Monday, April 30, 2012

But with your history...

A while back, I discovered a lump in my arm. It was right next to a mosquito bite that was driving me crazy. I decided to keep an eye on it, but I knew it wasn't going to go away. I showed my neighbor who promptly said- yeah you need to get that looked at. I showed my husband who immediately said- it's not a tooma. But then he promptly decides he must do a thorough exam of all potential parts to make sure. I have several lumps and bumps. Some look like cysts, some scars, no one really knows. All I know is that at some point, with the p53 mutation- little things can become big threats.  It became the elephant in the room, the thing I'd get to if life ever calmed down. Right after I got around to losing weight and cleaning the house, managing the man-child's diabetes and scheduling Lily's next round of scans, all the while trying to get a nonprofit to run efficiently. A week turned into months and I realized- it was never going to get easier. It sure as hell wasn't going to get easier without an arm- so I needed to get in and get that bad boy out. One night Phil was taking inventory of the lumps and bumps and one on a less than sunshiny place somewhere on my backside seems to have taken a turn for the worse. Not ugly yet- just growing. One of the first bad signs. When he started looking at me that way- you know like you look at people who have worse luck than you- I scheduled my yearly exam and showed my PCM. Yeah, we should get that looked at by a surgeon. It's probably a lipoma, but with your history....

I schedule an appointment with the surgeon.  He's your standard run of the mill retired army surgeon. He's seen the glory days and now is still trying to do what he loves until it's no longer an option. He looks at the lumps and says. It's probably a lipoma. So I tell him the story of Lily's leg. I took her to the pediatrician- it's probably a lipoma. I took her to the surgeon- it's probably a lipoma. Please just take it out and I will feel better. You were right Mrs. Mallory, it's a plexiform fibrohistocytic tumor- a really rare slow growing(thank God) sarcoma, we have to go back in and get wider margins.

So at the conclusion of my story I can feel the surgeon's non impressed-ness. I stop and wait until he looks up from whatever he was thinking about. I look him in the eye and tell him- I know a lot of people with Li Fraumeni Syndrome. They all have lumps and bumps, they are always told- it's probably a lipoma. Sometimes they are. Usually they are rare sarcomas. I'm betting this is one of those. I want it out, I want clean, wide margins. He calls the nurse in with the schedule book. It's not urgent- so it will be a few weeks. I expected no less. He tells me it will be either him or the other surgeon, depending on what day of the week I choose.  I ask him which day would be better for a lipoma that was probably a rare sarcoma. He didn't answer. Yeah- I don't think there's a better day for that either.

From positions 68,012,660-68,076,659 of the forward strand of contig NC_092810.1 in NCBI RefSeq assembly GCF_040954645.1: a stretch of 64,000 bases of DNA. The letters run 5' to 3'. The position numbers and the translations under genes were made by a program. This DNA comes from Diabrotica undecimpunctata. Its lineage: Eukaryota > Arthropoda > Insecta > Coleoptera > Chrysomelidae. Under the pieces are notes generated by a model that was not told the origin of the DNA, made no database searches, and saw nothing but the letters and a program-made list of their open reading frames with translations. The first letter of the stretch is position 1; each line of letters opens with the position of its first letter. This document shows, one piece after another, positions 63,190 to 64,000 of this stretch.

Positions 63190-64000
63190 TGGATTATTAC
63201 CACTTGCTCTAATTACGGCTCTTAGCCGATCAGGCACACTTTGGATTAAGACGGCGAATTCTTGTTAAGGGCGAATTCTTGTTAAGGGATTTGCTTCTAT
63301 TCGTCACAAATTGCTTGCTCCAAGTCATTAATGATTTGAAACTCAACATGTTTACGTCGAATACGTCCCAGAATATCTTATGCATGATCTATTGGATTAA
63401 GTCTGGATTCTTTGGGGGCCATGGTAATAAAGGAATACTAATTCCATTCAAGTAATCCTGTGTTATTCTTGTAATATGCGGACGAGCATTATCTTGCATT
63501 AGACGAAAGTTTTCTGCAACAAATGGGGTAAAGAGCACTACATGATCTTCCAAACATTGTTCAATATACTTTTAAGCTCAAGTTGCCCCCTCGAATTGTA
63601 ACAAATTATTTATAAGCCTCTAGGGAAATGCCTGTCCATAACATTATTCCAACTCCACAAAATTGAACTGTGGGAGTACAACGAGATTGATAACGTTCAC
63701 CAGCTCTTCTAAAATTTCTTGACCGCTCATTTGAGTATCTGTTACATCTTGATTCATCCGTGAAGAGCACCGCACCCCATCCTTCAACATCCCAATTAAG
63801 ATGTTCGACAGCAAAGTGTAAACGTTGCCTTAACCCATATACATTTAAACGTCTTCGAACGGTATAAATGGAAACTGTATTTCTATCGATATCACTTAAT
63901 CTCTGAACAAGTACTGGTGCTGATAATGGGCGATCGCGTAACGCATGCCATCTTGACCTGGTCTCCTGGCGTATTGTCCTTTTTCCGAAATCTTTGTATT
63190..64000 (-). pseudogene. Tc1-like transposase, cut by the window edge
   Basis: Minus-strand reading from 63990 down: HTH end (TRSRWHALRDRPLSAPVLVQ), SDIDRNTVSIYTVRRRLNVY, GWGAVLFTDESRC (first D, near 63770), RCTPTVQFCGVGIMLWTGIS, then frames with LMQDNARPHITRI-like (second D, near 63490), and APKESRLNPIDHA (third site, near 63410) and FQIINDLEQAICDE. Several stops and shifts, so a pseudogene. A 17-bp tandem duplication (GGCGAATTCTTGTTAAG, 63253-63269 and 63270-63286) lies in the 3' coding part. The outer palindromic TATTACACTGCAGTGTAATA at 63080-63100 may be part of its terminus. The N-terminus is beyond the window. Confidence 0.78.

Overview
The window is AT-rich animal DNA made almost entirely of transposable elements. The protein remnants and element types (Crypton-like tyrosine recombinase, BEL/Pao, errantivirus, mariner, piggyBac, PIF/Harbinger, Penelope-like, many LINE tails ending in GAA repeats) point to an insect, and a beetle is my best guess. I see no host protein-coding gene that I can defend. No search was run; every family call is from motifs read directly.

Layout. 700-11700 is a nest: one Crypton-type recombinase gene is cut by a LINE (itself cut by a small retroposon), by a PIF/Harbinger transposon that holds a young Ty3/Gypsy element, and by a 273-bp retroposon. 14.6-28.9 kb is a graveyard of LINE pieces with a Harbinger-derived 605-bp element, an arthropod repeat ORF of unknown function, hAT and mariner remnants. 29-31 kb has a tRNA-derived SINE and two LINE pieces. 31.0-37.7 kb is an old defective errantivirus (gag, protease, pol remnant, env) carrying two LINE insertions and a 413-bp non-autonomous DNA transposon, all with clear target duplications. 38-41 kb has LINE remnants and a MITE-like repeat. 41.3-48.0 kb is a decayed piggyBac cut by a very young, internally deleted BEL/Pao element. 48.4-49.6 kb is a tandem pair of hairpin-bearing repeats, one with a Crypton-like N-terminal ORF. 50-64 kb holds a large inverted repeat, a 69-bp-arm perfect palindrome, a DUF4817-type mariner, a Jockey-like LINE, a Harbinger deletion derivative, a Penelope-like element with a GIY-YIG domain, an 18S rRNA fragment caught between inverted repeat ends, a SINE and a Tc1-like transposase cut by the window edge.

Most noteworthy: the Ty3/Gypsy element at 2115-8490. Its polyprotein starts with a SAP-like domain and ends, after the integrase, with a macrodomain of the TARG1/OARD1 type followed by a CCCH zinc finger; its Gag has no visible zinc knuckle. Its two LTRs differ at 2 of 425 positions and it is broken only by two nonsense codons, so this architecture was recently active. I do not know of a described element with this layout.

The first available day is the day before Bella's birthday. It's not ideal, but then again- what is? Bella spends months planning a party, a cake- all of which I am to play an instrumental- hands on role in. I manage to whiddle it down to cupcakes for the class(I can buy) and going to see a movie. She is fine with that. The day of the surgery rolls around. I know it's minor- but it's like staging for the big event. The nurse finally gets me and takes me back into the corner of the clinic. We go into what seems to be a storage room for abandoned equipment and gurneys which also connects to 3 offices. One of those offices happens to be that of my genetic counselor. I poke my head in and say hi. She accompanies me into the next "office" which is actually a treatment room. Awesome. Fortunately it looks better than the ante room- but that's what you get with budget cuts.

We discuss problems with arranging future scans for screening me. I am introduced to the nursing student and the med student who will be "observing". The last time I had a student , he helped "observe" a huge scar on the back of my shoulder. One of the many reasons I was less than enthused to go through this whole process. The surgeon comes in and I won the luck of the more experienced, other surgeon. I'm pretty sure he's not a day less than 75. I reassure myself by thinking at least he's seen a few world wars and probably has some mad slicing skills. He also doesn't have the current filter for conversation that most surgeons develop and he proceeds to tell me all about his family and their polycystic kidneys and kidney transplants. Got it doc- my "probably lipoma" is not an organ transplant.  So I tell HIM the story of Lily's adrenal tumor and leg sarcoma. I tell him about the p53 mutation and what it means for sarcomas and that I know a lot of LFS folks. I look him in the eye and ask him to take wide margins, don't nick it and get all of it.